First, let me say once again that I love PBS – the Nightly News Hour, Frontline, Nova, and so much more. Sometimes I even like it’s programming on health and nutrition, whose guest experts are sometimes good, sometimes bad, and increasingly ugly.
Such was the case last night when my local PBS affiliate aired an infomercial, masquerading as sound nutritional guidance, which was called something like Eat Fat to Get Thin. I’m not making this up — the wording was close to this. The fundamental message, which is a popular one now on several PBS “nutritional” programs, is that we need to be eating a lot more fat, especially “good fat.” The program was screened in front of a live audience that looked like it firmly embraced the standard American diet (SAD), hence its members were already getting about half of their calories from dietary fat. And it showed. But that still isn’t enough!!!
The nutritional “expert” was a family medicine physician who has presumably found that the road to riches lies in writing industry-subsidized books that make outrageous claims about how we should be eating. For example, he asserted that a recent “study” showed rather remarkable health benefits to people who consume a liter of olive oil per week (no, really, he actually said this – and he’s not Donald Trump!). For those of you reaching for your calorie counters, that would come to over 8000 calories per week from olive oil alone, which for most of us would be over half of our week’s caloric intake! Now that should satisfy this PBS expert’s call for increasing our fat consumption!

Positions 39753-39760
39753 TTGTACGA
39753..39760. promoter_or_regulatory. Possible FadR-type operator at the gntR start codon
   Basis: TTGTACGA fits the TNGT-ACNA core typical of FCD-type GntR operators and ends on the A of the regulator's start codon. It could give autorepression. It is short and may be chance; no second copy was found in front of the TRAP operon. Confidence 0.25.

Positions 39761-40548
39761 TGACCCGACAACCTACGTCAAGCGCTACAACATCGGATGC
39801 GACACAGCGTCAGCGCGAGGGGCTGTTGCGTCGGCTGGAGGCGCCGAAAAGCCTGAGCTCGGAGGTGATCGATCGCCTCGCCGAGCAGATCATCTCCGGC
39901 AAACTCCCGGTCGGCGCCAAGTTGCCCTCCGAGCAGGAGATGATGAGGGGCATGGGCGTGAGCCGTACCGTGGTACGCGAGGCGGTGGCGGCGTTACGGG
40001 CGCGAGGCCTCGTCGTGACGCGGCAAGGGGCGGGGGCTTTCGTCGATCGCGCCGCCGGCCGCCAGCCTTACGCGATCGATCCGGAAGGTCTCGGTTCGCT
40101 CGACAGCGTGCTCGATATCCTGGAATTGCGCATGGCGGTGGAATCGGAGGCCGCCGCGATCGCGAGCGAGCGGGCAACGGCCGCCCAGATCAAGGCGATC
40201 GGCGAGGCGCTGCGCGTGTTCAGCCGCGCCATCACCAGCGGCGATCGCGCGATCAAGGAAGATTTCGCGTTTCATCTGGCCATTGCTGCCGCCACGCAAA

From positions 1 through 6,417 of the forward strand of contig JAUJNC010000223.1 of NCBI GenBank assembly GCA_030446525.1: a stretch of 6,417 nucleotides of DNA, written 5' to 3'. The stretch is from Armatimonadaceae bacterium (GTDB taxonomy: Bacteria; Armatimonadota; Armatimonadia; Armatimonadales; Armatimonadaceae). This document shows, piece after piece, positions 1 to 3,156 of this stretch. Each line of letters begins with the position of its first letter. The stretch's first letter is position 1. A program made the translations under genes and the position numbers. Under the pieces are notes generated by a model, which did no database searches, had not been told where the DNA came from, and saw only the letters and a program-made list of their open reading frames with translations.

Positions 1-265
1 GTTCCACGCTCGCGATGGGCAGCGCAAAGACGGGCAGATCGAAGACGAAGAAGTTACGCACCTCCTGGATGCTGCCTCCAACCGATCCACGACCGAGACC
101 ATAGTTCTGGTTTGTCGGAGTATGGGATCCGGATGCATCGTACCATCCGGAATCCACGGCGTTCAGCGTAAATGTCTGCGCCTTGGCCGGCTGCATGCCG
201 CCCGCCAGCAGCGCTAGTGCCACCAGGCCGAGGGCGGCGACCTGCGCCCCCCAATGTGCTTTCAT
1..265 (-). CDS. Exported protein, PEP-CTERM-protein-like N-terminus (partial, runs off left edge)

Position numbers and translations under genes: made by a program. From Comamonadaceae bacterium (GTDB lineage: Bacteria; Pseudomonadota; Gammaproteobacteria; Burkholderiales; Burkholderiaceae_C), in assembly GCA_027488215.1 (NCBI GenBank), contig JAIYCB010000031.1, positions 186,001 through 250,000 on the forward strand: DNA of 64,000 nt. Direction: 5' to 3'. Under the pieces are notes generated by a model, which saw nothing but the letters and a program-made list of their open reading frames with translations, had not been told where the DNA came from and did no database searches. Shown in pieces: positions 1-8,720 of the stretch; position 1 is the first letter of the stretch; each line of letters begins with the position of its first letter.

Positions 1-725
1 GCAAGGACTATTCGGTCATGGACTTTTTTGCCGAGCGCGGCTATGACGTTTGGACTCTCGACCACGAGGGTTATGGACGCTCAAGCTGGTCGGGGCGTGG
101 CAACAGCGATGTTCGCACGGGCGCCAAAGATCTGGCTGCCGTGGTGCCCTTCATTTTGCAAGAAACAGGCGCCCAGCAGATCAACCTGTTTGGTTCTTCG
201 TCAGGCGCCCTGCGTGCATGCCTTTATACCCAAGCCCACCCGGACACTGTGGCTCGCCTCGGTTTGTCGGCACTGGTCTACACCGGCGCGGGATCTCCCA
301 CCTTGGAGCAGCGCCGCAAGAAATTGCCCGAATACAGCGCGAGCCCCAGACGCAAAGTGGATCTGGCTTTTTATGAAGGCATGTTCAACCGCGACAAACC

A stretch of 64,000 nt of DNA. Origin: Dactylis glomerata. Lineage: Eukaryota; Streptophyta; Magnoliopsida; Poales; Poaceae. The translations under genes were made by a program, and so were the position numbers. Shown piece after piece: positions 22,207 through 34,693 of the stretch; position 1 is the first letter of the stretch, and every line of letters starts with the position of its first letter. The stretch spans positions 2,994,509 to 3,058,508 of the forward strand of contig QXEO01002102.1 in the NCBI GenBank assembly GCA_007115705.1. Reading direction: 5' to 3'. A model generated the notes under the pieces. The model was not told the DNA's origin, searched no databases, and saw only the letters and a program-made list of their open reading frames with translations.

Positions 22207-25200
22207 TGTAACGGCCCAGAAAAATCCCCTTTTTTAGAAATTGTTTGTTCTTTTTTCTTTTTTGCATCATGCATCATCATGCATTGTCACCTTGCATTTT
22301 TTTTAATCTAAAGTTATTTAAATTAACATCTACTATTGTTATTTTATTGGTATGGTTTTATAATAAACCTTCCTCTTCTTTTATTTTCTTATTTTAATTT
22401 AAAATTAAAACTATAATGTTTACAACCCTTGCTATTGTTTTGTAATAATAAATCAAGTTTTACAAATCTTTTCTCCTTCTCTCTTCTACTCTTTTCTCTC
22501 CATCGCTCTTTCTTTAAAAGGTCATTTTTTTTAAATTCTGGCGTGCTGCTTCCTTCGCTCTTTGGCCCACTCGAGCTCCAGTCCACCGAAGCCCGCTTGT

He offered some good advice along with the ugly. For example, he asserted that we should avoid eating dairy products. We can’t argue with that. But when the speaker turned to how we might remedy our unhealthy under-consumption of dietary fat, he suggested, at least twice during the program, that we eat more “grass-fed butter.” Okay. Aside from the wonderfully novel expression “grass-fed butter” (who makes these things up?), the speaker seemed to suffer no conflict with his assertion that we should avoid all dairy products. I’m guessing – just a guess — that the object being fed grass in the process of producing “grass-fed butter” is a cow. Which I think would make “grass-fed butter” a diary product.
The speaker for this PBS infomercial, in addition to being a popular author, is the chair of the Institute for Functional Medicine, a group promoting alternative medical therapies that are conspicuously lacking in scientific support. One prominent critic of functional medicine condemned the opening of FM centers at two universities as an “unfortunate example of pseudoscientific quackery infiltrating medical academia.” I think he was being kind!
I know that operating finances are difficult for PBS, and that it’s tempting to continue airing pay-to-play infomercials that peddle such nonsense as the need to increase dietary fat intake in a population that is literally doping on dietary fat. PBS could probably afford to pay someone who is academically qualified to vet programs that claim to offer sound nutritional advice. As it stands now, more and more of these PBS programs are forums for selling snake oil.